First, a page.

Any creation, whether it is enterprise software or plans for a new city, is heavily influenced by the infrastructure that supports its development. Organizations may wonder how they can embark on a digital transformation strategy that retains the sense of reliability they are used to. Rosalind Radcliffe, distinguished engineer and chief architect for DevOps at IBM, says if they have the IBM Z mainframe and z/OS already in place, they are already poised for the future.
Radcliffe will speak at Interop19 in Las Vegas later in May. In the meantime, she offered some insights on how the familiar technology of IBM Z can support organizations that explore DevOps and cloud computing.
Where does IBM Z fit in an infrastructure landscape that is moving increasingly to the cloud?
“IBM Z is a modern system providing, in some ways, the first cloud. The system itself provides the scalability, reliability, and security needed by many large-scale organizations who must deal with high transaction throughput with guaranteed reliability.
“It’s something people forget about. It really is handy to have a system that you can guarantee is going to be there. You can keep your transactions; you can keep that account records. Financial institutions can keep the balance for someone’s account. You’ve got that ability.
“The system has been evolving over all these years. It really isn’t the mainframe you might know from the 1980s. It is as modern as a development practice can be. It hosts Linux environments, which you can scale up, as well as out on, without having to worry about other systems. It fits well in your hybrid cloud strategy and allows these systems to fit together. Maybe I need to burst into a different country. There is an opportunity to run frontends close to the user while at the same time having that secure backend.
Is there heavy lifting that must be done by organizations to get the most out of what IBM Z offers?
“Many organizations already have the mainframe in their environment, so they are running it today, but in many cases, are not taking advantage of all the capabilities. They have not recognized the fact that modern development practices and modern pipelines can run with the platform as well as with any cloud environment. With Linux sitting on the system, you can have Linux workloads that would run in the cloud instead run next to the data you have in the Z environment.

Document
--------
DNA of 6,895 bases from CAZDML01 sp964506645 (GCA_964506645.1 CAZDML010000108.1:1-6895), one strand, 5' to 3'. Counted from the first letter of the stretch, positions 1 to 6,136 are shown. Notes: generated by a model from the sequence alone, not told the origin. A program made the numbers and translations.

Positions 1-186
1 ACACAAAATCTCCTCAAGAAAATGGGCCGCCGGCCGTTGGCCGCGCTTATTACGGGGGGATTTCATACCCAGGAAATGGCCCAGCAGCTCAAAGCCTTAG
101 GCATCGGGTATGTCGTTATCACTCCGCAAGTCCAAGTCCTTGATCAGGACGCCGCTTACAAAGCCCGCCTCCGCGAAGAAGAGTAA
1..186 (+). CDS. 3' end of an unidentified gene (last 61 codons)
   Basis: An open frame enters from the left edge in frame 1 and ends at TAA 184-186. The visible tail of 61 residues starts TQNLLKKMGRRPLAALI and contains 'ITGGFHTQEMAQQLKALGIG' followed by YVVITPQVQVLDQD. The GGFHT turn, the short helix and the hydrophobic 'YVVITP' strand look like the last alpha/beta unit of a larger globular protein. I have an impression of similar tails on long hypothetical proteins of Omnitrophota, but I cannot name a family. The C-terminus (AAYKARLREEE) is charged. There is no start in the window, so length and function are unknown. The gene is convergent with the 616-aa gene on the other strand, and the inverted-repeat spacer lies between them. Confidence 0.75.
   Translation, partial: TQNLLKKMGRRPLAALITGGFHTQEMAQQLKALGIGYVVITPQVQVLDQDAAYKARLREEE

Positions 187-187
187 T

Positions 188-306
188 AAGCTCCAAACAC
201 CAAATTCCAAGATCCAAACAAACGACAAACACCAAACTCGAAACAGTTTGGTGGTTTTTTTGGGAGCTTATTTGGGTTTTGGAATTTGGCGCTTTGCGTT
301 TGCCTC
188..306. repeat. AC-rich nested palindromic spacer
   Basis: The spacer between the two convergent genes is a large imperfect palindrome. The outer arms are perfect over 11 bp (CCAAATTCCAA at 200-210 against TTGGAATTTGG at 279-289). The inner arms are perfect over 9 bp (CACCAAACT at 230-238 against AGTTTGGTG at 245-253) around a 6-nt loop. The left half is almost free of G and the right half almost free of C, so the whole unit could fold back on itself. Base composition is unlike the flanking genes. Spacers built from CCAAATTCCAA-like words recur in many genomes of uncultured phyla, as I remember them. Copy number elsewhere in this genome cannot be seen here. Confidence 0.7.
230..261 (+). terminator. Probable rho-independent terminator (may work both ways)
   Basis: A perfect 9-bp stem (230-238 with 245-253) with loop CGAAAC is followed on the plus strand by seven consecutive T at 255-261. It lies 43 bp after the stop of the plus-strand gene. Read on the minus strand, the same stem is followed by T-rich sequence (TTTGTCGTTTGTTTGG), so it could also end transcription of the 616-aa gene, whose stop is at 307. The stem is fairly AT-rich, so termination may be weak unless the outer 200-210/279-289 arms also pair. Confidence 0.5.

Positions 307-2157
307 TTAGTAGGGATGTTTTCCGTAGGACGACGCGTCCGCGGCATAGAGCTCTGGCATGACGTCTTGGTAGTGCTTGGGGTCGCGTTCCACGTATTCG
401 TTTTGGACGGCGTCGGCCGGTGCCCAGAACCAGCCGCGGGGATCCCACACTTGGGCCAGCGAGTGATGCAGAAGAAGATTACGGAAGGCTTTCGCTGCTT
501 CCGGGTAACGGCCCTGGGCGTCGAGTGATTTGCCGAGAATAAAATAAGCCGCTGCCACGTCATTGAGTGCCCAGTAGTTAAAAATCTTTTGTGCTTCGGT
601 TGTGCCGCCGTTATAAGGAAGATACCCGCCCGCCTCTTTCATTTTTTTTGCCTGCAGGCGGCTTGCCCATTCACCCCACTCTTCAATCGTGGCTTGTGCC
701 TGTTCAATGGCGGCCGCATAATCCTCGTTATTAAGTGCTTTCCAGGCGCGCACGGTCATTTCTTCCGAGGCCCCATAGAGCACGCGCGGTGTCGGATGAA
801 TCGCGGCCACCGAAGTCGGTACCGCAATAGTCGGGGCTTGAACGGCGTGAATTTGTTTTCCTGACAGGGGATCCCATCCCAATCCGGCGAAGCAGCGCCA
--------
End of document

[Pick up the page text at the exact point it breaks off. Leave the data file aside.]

“You literally can target the application to just run on Linux on Z instead of somewhere else in your environment. You can use the data gravity and the application running next to data to enable what you need.
Is IBM Z opening up new possibilities in DevOps that might not have been feasible in the past?
“Let’s think about the work that’s been going on to allow languages and practices that are used everywhere else on the mainframe platform. So, if you are using a cloud-based development pipeline methodology using things such as Git, you can literally use those same practices and capabilities with the existing z/OS environment. That can change the way you can take advantage of the system.
“You don’t have to think of it as a system that takes a long time to do development for. You can use those same practices and do development for the z/OS environment as well as the languages you may be using. Other platforms’ Java runs on z/OS. You can take advantage of the existing pervasive encryption. You can take advantage of the way the system does processing to ensure that your transactions run at a more consistent rate.
“With Java, we tend to have pauses thanks to garbage collection, but on Z, it pauses less. Garbage collection can happen at the same time as other processes so you can have more consistent throughput on the Z hardware. As you use other languages such as Node.js or Swift, you can choose to target that application. You can have it run on the system that has the pervasive encryption, data, and guaranteed reliability you need while using the same modern processes and tools you use everywhere else.
What is on the road ahead with your work at IBM?
“We’ve been doing a lot of work to make sure all of those tools and technologies that people use everywhere else work on the platform. We also had a recent announcement about running a docker container of Linux inside z/OS, in order to make it even easier for clients who have existing Linux workloads that they want to be really close to the existing data. They won’t have to manage a set of separate Linux environments because instead they manage it in the same z/OS environment. That’s part of a function coming out later this year.
The focus has been on removing differences that make it harder for users to do development or operations on Z.”Joao-Pierre S. Ruth has spent his career immersed in business and technology journalism first covering local industries in New Jersey, later as the New York editor for Xconomy delving into the city's tech startup community, and then as a freelancer for such outlets as ... View Full Bio